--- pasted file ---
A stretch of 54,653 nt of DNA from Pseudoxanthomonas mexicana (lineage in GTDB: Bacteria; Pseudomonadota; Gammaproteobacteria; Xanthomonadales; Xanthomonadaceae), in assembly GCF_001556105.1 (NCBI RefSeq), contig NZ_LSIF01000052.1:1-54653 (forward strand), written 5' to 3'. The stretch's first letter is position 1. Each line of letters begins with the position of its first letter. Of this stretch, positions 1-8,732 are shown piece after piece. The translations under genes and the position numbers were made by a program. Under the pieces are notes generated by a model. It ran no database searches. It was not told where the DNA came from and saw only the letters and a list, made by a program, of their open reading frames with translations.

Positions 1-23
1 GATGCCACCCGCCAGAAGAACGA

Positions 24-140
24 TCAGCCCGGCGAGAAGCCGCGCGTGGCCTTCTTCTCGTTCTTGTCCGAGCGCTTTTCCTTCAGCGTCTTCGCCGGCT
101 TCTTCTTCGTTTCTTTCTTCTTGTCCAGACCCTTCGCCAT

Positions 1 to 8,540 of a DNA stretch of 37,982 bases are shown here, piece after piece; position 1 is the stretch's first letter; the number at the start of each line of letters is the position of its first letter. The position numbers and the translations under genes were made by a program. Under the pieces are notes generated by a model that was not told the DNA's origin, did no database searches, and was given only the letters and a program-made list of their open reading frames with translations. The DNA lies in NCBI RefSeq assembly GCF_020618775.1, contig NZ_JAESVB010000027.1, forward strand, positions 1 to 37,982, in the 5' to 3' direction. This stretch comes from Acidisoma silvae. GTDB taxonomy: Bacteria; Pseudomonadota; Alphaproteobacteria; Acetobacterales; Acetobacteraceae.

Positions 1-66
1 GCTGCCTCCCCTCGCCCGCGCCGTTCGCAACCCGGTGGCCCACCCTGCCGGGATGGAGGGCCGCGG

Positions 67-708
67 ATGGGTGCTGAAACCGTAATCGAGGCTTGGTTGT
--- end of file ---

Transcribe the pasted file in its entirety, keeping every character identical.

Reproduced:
A stretch of 54,653 nt of DNA from Pseudoxanthomonas mexicana (lineage in GTDB: Bacteria; Pseudomonadota; Gammaproteobacteria; Xanthomonadales; Xanthomonadaceae), in assembly GCF_001556105.1 (NCBI RefSeq), contig NZ_LSIF01000052.1:1-54653 (forward strand), written 5' to 3'. The stretch's first letter is position 1. Each line of letters begins with the position of its first letter. Of this stretch, positions 1-8,732 are shown piece after piece. The translations under genes and the position numbers were made by a program. Under the pieces are notes generated by a model. It ran no database searches. It was not told where the DNA came from and saw only the letters and a list, made by a program, of their open reading frames with translations.

Positions 1-23
1 GATGCCACCCGCCAGAAGAACGA

Positions 24-140
24 TCAGCCCGGCGAGAAGCCGCGCGTGGCCTTCTTCTCGTTCTTGTCCGAGCGCTTTTCCTTCAGCGTCTTCGCCGGCT
101 TCTTCTTCGTTTCTTTCTTCTTGTCCAGACCCTTCGCCAT

Positions 1 to 8,540 of a DNA stretch of 37,982 bases are shown here, piece after piece; position 1 is the stretch's first letter; the number at the start of each line of letters is the position of its first letter. The position numbers and the translations under genes were made by a program. Under the pieces are notes generated by a model that was not told the DNA's origin, did no database searches, and was given only the letters and a program-made list of their open reading frames with translations. The DNA lies in NCBI RefSeq assembly GCF_020618775.1, contig NZ_JAESVB010000027.1, forward strand, positions 1 to 37,982, in the 5' to 3' direction. This stretch comes from Acidisoma silvae. GTDB taxonomy: Bacteria; Pseudomonadota; Alphaproteobacteria; Acetobacterales; Acetobacteraceae.

Positions 1-66
1 GCTGCCTCCCCTCGCCCGCGCCGTTCGCAACCCGGTGGCCCACCCTGCCGGGATGGAGGGCCGCGG

Positions 67-708
67 ATGGGTGCTGAAACCGTAATCGAGGCTTGGTTGT